Old School Vs. New School: One student compares instruction philosophies

Sunday November 21st, 2010
PIT STOP: Higgins (left) keeps a close eye on Pistillo. The cornerstone of his philosophy? Keep it simple.
James Cheadle

THE STUDENT
Tony Pistillo, 41 'I'm surrounded by golf,' says Pistillo, a 15-handicap and director of public relations for Park Hyatt Aviara Resort, near San Diego. 'My job lets me play golf year-round, hit balls, meet Tour pros. Yet nothing works. I'm near the Promised Land of lower scores, but I can't enter. I know I can be single digit!'

\nOLD SCHOOL TEACHER: Liam Higgins
The head pro at Waterville Golf Links in southwest Ireland, Higgins, 68, has won on the European Tour, European Seniors Tour and has played with Hogan, Palmer, Snead, and Nicklaus. 'You Americans, God bless you, make the swing too technical,' Higgins says. 'You must forget technique and find the swing inside of you.'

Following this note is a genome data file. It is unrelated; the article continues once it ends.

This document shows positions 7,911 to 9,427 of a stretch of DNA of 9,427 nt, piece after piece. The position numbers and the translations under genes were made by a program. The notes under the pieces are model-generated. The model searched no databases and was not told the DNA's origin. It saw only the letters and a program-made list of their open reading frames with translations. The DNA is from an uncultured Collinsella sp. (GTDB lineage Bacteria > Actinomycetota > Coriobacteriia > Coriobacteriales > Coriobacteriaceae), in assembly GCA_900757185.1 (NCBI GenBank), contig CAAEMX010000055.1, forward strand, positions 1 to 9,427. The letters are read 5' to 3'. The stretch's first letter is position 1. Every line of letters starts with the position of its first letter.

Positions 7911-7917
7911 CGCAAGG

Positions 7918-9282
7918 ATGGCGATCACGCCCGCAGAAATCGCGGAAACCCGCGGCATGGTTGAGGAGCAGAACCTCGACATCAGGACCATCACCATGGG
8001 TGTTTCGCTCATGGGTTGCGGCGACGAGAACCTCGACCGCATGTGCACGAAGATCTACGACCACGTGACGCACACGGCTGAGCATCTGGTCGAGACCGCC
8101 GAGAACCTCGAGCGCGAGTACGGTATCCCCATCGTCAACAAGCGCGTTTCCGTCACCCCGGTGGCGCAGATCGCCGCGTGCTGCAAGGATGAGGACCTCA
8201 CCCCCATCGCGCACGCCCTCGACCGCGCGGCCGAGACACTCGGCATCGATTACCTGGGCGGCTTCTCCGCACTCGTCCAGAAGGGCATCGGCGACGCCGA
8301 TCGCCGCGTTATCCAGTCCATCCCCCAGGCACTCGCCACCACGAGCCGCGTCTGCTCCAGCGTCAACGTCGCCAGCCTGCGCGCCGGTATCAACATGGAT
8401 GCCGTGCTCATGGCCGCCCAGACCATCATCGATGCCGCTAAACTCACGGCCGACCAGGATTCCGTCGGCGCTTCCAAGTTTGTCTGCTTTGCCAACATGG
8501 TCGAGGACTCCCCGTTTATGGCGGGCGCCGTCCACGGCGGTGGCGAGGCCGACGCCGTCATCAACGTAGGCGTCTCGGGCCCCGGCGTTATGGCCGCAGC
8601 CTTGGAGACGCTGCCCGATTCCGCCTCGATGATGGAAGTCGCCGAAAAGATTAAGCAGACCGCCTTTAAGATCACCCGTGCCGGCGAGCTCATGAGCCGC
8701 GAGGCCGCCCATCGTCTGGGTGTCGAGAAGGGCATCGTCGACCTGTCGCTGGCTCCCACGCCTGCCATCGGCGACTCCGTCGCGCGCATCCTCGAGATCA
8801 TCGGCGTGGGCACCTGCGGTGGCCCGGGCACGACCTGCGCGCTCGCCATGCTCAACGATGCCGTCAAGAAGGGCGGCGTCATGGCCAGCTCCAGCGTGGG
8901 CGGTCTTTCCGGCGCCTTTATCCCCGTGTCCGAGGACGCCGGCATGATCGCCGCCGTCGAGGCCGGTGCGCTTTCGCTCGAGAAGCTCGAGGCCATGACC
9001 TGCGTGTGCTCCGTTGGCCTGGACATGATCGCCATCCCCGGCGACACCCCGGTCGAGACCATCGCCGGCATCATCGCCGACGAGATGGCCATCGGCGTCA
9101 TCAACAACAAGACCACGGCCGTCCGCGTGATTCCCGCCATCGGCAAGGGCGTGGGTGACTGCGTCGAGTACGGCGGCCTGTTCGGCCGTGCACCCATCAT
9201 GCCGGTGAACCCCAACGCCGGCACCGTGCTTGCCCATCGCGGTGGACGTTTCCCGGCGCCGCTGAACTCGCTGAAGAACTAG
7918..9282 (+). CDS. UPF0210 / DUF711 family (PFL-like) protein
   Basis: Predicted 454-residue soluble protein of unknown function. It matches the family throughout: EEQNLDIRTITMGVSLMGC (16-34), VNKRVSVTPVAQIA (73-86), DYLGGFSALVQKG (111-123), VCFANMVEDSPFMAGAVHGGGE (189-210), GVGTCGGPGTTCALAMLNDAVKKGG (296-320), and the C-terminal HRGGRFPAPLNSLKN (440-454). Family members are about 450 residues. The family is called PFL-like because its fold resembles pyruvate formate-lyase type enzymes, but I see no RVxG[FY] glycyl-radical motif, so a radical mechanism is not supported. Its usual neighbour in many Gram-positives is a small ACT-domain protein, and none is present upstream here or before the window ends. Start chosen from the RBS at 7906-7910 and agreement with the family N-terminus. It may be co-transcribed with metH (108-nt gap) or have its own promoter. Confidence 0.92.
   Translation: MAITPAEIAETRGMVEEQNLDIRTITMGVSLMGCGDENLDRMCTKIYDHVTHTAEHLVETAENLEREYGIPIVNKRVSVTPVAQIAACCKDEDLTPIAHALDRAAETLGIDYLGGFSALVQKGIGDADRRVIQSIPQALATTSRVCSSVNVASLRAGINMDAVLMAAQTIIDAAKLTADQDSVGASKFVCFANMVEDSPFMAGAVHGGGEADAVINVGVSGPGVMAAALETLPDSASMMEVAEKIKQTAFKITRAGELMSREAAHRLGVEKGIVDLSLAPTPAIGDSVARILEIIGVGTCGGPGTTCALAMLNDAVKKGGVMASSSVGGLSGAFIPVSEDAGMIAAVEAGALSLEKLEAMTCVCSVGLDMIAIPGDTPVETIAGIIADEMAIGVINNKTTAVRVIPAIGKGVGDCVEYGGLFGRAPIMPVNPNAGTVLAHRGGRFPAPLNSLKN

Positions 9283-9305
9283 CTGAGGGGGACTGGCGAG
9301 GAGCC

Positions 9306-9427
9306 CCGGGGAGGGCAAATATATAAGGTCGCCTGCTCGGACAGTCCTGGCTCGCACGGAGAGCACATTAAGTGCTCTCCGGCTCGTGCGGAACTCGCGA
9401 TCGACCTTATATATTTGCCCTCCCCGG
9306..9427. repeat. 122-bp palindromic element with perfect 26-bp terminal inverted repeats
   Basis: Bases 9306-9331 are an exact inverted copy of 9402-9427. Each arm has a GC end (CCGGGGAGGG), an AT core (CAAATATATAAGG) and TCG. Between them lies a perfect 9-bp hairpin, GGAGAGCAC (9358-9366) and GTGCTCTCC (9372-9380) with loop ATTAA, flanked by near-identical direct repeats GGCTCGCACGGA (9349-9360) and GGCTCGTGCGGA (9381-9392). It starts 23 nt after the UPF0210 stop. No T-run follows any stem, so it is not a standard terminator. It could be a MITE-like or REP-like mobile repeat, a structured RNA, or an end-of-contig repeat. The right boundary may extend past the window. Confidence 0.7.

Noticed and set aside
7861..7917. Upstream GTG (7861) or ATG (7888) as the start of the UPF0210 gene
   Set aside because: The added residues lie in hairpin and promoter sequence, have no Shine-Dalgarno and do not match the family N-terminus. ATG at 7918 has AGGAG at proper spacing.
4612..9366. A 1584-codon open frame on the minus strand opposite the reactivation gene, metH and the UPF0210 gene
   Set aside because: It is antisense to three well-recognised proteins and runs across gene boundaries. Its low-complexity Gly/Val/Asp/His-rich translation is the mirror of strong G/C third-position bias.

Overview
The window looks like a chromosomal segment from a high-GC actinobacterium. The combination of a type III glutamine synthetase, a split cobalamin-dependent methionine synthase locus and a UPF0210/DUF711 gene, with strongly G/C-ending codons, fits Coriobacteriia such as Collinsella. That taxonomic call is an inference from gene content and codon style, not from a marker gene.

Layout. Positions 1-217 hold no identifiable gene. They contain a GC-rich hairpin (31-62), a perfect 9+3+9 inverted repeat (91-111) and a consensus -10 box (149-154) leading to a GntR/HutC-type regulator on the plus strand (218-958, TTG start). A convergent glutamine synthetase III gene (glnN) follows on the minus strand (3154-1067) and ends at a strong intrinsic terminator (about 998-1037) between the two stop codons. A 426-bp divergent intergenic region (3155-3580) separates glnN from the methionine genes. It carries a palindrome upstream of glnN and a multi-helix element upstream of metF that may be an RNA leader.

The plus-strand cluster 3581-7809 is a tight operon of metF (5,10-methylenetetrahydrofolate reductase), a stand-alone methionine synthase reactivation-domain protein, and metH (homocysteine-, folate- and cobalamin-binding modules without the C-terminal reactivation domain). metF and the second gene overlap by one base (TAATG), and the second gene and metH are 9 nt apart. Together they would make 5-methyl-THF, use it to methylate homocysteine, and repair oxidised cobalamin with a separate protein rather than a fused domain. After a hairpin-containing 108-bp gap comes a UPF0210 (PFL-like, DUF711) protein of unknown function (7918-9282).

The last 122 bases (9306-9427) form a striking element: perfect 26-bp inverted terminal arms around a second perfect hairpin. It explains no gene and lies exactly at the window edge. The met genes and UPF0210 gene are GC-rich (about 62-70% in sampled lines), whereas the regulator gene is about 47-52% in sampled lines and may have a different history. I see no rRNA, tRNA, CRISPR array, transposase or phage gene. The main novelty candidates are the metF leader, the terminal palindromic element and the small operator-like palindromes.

\nNEW SCHOOL TEACHER: TaylorMade Performance Labs
Used by hundreds of touring pros (including Kenny Perry and Sergio Garcia), the TaylorMade Performance Labs' Motional Analysis Technology (MATT) System marries high-tech clubfitting — nine infrared cameras render the subject's swing in 3-D animation — with nuts-and-bolts instruction. 'We use technology to help people play the right equipment and make their best swing,' says clubfitter and PGA pro Tom Fisher.